Update, 12:54 p.m., Nov. 13: On Thursday afternoon, President Obama announced an administrative change to the implementation of the health care law, along the lines of what's described below:
Already people who have plans that pre-date the Affordable Care Act can keep those plans if they haven't changed. Today we're going to extend that principle both to people whose plans have changed since the law too effect and to people who bought plans since the law took effect. So state insurance commissioners still have the power to decide what plans can and can't be sold in their states, but the bottom line is insurers can extend current plans that would otherwise be cancelled into 2014. And Americans whose plans have been cancelled can choose to re-enroll in the same kind of plan. We're also requiring insurers to extend current plans to inform their customers about two things: One, that protections—what protections these renewed plans don't include. Number two, that the marketplace offers new options with better coverage and tax credits that might help you bring down the cost.
Watching Congress panic and scramble for a way to restore individual insurance plans shredded by Obamacare is like watching otherwise intelligent people try to mend a broken sink with a flamethrower. The current mania, which will peak when White House spinners hold lunch today with Senate Democrats, consists of legislators trying to grandfather in some of the millions of plans that have been canceled. If they asked insurers, they’d quickly figure out why, for most people, that won’t work.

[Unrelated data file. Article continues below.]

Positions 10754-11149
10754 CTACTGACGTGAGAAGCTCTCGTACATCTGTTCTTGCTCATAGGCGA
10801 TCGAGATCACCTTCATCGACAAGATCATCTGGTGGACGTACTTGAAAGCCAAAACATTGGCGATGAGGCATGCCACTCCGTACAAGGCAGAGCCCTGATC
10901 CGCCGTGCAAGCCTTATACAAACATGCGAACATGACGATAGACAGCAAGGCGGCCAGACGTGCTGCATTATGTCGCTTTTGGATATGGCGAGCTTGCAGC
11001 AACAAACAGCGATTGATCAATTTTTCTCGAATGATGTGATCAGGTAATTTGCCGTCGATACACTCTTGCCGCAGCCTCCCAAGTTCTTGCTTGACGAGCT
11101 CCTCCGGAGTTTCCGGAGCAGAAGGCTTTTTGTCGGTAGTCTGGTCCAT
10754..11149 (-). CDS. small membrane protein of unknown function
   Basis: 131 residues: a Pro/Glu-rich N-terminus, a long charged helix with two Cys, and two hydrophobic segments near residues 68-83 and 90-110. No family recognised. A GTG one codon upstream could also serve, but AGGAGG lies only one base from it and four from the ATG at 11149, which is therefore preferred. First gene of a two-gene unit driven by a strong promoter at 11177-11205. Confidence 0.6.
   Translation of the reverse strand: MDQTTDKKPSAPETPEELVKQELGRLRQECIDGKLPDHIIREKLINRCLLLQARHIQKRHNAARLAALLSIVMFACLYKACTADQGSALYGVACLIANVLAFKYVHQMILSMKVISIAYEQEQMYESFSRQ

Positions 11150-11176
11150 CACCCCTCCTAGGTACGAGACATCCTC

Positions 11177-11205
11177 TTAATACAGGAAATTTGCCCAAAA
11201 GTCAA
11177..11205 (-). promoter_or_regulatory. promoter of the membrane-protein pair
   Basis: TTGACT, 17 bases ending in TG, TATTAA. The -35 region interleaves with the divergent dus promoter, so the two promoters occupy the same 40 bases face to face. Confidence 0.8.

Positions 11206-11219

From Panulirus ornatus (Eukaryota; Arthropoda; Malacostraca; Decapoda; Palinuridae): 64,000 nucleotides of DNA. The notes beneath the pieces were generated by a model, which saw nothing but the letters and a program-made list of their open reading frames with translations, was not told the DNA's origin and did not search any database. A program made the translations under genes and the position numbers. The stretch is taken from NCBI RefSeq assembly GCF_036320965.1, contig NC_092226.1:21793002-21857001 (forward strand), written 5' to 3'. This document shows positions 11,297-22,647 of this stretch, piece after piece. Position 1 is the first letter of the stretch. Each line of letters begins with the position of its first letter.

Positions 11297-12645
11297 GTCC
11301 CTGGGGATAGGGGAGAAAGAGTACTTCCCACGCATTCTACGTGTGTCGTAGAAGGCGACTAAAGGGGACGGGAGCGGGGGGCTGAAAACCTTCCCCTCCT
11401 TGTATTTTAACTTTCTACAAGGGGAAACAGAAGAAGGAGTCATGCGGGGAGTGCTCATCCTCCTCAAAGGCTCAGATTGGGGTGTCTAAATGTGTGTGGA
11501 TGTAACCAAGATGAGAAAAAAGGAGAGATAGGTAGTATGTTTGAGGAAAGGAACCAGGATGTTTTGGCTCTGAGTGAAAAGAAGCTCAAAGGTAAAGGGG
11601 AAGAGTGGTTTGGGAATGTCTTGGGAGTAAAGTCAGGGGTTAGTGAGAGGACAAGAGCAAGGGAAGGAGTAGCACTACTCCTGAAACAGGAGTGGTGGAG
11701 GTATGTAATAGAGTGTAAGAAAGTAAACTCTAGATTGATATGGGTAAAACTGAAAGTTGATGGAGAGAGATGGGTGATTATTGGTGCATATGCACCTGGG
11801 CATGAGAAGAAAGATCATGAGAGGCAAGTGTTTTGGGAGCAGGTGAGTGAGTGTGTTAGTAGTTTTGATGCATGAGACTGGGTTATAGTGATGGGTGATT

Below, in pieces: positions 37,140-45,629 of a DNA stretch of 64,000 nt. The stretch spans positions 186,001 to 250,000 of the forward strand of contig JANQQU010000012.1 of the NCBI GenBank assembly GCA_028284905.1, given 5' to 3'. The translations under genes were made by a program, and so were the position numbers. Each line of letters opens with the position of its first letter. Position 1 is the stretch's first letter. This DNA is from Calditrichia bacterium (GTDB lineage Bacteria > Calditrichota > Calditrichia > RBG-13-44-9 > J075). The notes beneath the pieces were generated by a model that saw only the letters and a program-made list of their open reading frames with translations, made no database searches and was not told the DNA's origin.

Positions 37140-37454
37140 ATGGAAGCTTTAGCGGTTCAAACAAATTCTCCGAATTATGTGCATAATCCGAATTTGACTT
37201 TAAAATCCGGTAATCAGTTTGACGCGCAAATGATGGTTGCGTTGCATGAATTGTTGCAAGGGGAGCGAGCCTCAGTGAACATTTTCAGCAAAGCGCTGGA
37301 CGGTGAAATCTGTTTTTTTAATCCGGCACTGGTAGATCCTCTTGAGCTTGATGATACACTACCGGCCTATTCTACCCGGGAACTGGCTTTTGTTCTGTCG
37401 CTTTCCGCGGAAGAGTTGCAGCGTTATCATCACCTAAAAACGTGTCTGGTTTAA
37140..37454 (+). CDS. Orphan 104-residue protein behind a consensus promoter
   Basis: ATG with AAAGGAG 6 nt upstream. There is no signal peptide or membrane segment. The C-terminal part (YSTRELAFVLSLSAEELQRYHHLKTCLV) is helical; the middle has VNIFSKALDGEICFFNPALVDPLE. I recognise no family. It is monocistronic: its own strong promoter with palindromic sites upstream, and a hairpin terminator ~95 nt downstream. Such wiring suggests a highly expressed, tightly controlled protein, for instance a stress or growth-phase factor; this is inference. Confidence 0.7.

On Wednesday, as Democrats on the Hill latched on to one of five “fixes” to the crisis (more about each fix shortly), I checked in with some of the insurers who have already informed customers that their current coverage did not comply with the Affordable Care Act.
Were they taking the current congressional panic seriously? Yes. As one spokesman put it, the quest for a “if you like your plan, you can keep your plan” fix was not like one of those doomed “repeal Obamacare” votes that scripted a campaign ad but didn’t actually pass.
Would a rule change, one that grandfathered in old individual plans, save those plans right away? Not really. This month’s victims would probably get a new letter, informing them of a possible change. But getting new plans scrutinized again by regulators would take up to six months.
Would the people now furious about “sticker shock” be rescued by the return of their old plans? Maybe, for a while, but come September 2014, they’d be informed of the new costs of premiums going into the next enrollment period. If Democrats are trying to shield themselves from voter anger, that might not be the ticket.
But they’re going to try something. Democrats can be cleaved into three categories: those who have always opposed the Affordable Care Act, those who want to bail out the individual plan holders, and those who think doing so would undermine the entire law. The first group consists of a few lonely congressmen from deep red districts, like Georgia Rep. John Barrow. The second and third groups both want to keep the law. Their options—and the Republicans’ far simpler, schadenfreude-laden options—are limited to four bills and one possible White House gimmick.
The Upton bill. Two pages long, the Keep Your Health Plan Act of 2013 was the first weapon forged to save the individual plans. That’s how Republicans describe it, anyway, as they plan to give it an overwhelming “aye” vote on Friday. But it’s all gums and no teeth. Upton requires only that “a health insurance issuer that has in effect health insurance coverage in the individual market as of January 1, 2013, may continue after such date to offer such coverage for sale during 2014 in such market outside of an Exchange.” Which isn’t a requirement at all. This puts the onus for cancellation on the government, then theoretically allows the plans canceled for lack of comportment with the ACA to be offered in years to come. It doesn’t guarantee that the companies would do so.